We were at BlizzCon to try the new PvE story mode coming to this highly anticipated hero shooter sequel.
The announcement was in the air. And yet, we experienced a strong emotion when Overwatch 2 was finally officially revealed. Certainly, the shouts and cheers from the crowd that made the Anaheim Convention Center tremble helped to create a celebratory mood, and the announcement was the icing on the cake of a rather good convention, probably the best BlizzCon of the last five years.
So, after seeing the trailer and some gameplay, we rushed to the Overwatch area of the event, where we managed to experience the PvE component of this highly anticipated sequel. In fact, the choice to dedicate the BlizzCon 2019 demo to the non-competitive component of Overwatch 2 is more than reasonable; PvE is the real novelty of a sequel that seems to give much more space to the story and, in general, to the mythology of the Overwatch universe.
The level we played is set in Rio, Brazil, a city that - as expected - is presented here as both ultramodern and colourful. We are facing an invasion of robots in Lucio's homeland which, of course, we must stop at any cost. Our favourite rollerblading DJ joins Tracer, Reinhardt and Mei to fight the robotic threat, and that's how we discovered the first novelty of this new PvE mode: the characters are fixed for each mission.
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In fact, at the beginning of the level, the group of players is asked to choose one of the four available characters, and there is no way to select others. It is a choice dictated by the strengthened narrative component, which implies the presence of a well-defined group of characters, introduced by the bombastic cinematics that the studio is known for. From this point of view, there is no doubt that the cinematic directors at Blizzard are working at the top of their game and are capable of creating exciting cut scenes where they are able to tell stories even in the face of rather action-packed sequences. In fact, the presence of these cinematics is one of the reasons why Overwatch has become Overwatch 2 - the new graphics engine introduced the technology necessary to create non-interactive sequences that we're told will play a huge role the PvE portion of the game.
After the engaging introductory movie, the player is asked to make a choice; we must decide which secondary ability to assign to our character. This is also a novelty because the characters will have passive abilities that determine some important changes to the way they play and it implies a certain degree of customisation of the hero. Tracer, for example, can activate a perk that reloads weapons when using a secondary ability or, alternatively, can upgrade her Ultimate. The player, therefore, must choose whether to make Tracer more effective in terms of DPS, or more useful during the critical phases of the game. This degree of character customisation - which also extends to PvP - really seems like a good way to encourage players to try every single Overwatch 2 hero, significantly prolonging the game's longevity.
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Secondly, on the battlefield, it is possible to collect objects that will turn into abilities. For example, we can collect an instrument that generates a healing field similar to that of Soldier 76, or a Torbjörn-style turret; these skills have very long cooldown times but can prove to be crucial at certain times in the game. In fact, even though we played on the lowest difficulty of the two available, in some situations our group was put to the test. We believe that the Elite difficulty will challenge even the most close-knit groups of players.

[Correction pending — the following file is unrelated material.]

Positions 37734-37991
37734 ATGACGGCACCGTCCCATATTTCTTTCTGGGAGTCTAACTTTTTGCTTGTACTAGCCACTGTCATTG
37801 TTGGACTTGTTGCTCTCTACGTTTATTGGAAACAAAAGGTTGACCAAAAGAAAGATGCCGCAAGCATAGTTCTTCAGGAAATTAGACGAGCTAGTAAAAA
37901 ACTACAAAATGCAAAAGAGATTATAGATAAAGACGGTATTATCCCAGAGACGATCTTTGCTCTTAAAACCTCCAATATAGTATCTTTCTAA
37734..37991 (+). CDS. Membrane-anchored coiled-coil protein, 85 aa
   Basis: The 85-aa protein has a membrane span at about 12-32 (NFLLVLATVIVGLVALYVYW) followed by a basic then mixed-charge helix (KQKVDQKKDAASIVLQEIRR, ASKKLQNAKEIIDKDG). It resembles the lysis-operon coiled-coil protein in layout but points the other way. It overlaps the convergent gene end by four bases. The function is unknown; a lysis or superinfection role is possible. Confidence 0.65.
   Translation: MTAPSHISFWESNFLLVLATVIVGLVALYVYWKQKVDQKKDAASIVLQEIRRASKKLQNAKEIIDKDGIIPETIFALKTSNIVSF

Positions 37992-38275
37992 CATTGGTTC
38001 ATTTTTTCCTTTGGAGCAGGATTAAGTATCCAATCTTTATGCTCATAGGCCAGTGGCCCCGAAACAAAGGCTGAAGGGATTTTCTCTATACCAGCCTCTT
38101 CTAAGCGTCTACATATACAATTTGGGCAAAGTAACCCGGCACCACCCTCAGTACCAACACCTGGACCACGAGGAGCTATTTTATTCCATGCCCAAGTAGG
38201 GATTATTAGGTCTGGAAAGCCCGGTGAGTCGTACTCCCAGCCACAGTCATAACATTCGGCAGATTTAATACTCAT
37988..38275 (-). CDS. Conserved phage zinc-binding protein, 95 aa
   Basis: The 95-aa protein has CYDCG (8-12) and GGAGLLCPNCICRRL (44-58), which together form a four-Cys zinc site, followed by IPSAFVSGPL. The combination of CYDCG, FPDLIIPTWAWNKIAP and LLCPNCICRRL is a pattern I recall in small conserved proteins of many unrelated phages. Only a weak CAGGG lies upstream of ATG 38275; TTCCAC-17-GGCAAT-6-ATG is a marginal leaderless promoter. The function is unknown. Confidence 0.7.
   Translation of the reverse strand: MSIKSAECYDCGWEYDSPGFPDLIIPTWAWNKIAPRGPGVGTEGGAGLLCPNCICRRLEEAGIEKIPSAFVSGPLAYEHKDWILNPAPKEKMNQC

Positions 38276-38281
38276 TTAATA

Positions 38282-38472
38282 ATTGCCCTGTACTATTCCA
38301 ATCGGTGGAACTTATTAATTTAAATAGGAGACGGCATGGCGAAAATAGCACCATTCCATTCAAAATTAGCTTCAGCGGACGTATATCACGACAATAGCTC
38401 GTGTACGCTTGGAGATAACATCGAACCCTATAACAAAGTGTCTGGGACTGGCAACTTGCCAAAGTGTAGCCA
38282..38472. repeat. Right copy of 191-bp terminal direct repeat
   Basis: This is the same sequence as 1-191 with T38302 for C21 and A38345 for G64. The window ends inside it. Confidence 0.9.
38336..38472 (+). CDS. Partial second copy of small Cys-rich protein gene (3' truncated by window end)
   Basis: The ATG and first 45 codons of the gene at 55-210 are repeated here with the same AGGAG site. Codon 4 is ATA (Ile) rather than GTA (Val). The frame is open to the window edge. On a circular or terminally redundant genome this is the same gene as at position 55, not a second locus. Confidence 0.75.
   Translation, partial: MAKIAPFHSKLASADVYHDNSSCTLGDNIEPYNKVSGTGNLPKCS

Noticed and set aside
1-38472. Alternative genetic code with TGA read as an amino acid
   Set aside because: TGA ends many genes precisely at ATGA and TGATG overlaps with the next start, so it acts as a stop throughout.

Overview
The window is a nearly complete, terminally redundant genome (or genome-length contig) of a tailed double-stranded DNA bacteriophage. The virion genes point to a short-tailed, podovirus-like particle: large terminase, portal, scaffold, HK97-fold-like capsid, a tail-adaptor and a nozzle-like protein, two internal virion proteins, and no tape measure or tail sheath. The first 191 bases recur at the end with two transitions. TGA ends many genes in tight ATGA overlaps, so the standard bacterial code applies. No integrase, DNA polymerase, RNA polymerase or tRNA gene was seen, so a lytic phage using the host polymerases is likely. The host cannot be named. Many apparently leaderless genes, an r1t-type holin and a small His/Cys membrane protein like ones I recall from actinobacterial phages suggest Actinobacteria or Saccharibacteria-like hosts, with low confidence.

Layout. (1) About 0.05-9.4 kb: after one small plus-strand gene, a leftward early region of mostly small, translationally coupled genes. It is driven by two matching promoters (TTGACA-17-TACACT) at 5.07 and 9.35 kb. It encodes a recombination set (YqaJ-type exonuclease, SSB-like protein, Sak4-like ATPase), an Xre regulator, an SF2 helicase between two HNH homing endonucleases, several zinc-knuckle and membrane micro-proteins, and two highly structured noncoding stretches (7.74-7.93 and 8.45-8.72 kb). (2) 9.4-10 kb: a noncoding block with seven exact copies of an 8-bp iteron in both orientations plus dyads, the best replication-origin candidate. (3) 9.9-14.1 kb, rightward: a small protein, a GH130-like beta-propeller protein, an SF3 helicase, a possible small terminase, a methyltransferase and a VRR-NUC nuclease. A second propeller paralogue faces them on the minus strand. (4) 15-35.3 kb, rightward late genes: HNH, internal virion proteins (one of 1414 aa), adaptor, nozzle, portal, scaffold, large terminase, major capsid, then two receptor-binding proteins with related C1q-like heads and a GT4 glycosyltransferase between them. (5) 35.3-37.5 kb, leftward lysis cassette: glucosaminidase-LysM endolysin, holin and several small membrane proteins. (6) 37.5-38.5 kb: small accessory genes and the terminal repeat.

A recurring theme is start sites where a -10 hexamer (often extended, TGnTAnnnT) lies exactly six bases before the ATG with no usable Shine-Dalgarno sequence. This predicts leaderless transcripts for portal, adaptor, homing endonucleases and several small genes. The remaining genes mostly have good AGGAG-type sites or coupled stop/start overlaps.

These innovations surround the same gunplay as the first Overwatch; we didn't notice any difference in terms of the feeling of the weapons and the movement of the characters. Overwatch 2, in other words, is identical to the original game in many respects. Indeed, the developer seems to have retained the essence of what made Overwatch great, adding features that only seem to improve the final impression.
So, after having freed a night club and stopped a horde of robots on the streets of Rio De Janeiro, we boarded our spaceship and headed out to a compound where we faced a boss fight. At certain points, this phase reminded us (in a good way) of the raids in Destiny 2, and it was really fun to coordinate with our companions in order to stop a giant robot, while two of us attacked a nucleus to trigger an explosion in the compound and destroy the last remaining undamaged robots.
A final video left us with bated breath, and the level ended with a huge cliffhanger and a "to be continued" that left us with a desire to find out how the story will continue. It is not, however, an episodic campaign, and the developer has assured us that the missions in Overwatch 2 will all be available at the time the game is released and we will find a complete story at launch.
This part of the game, called Story Missions, is the counterpart to the Hero Missions, which are dedicated to the individual heroes of Overwatch 2 and which aim to deepen the lore of each character. These missions will have a high degree of replay value and will push players to discover the hidden side of each hero. A choice that, perhaps, will prompt players to look again at even their least liked characters and re-evaluate them.
Although it is too early to pass judgment on Overwatch 2, we can't hide our enthusiasm for the PvE component, which seemed like an inspired addition and was very fun to play. Blizzard strongly believes in Overwatch's lore, and with this second episode, the universe of this colourful shooter will become even more profound and intricate. We are, therefore, very happy with this first taste, and we look forward to finding out when Overwatch 2 will launch.